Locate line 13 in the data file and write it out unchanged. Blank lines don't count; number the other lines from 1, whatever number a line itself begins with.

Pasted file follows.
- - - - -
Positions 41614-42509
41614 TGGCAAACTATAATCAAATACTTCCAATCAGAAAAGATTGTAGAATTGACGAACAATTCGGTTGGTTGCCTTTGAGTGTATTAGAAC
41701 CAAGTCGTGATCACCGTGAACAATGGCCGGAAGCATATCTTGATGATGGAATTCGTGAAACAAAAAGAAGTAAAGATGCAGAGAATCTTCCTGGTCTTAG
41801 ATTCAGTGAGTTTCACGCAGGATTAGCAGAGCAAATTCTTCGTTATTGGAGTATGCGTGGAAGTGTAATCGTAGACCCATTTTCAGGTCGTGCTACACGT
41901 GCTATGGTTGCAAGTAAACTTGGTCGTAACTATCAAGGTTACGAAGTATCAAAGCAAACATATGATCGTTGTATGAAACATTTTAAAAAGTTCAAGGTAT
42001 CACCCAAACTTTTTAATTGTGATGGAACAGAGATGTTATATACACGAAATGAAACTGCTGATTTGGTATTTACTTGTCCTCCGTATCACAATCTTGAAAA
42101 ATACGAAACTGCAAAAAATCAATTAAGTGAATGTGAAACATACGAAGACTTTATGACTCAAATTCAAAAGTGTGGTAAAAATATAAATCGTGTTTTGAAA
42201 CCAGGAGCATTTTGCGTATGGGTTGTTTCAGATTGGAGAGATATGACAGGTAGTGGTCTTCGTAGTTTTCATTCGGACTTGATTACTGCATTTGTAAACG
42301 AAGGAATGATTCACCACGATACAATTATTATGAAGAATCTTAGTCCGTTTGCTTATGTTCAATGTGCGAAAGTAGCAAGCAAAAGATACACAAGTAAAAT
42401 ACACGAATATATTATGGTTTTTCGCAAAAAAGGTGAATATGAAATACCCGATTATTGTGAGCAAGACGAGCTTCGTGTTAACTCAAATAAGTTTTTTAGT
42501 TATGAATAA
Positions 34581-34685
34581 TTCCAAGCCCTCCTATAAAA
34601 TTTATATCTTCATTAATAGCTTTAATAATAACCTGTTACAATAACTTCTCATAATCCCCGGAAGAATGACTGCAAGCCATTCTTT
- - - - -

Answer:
34581 TTCCAAGCCCTCCTATAAAA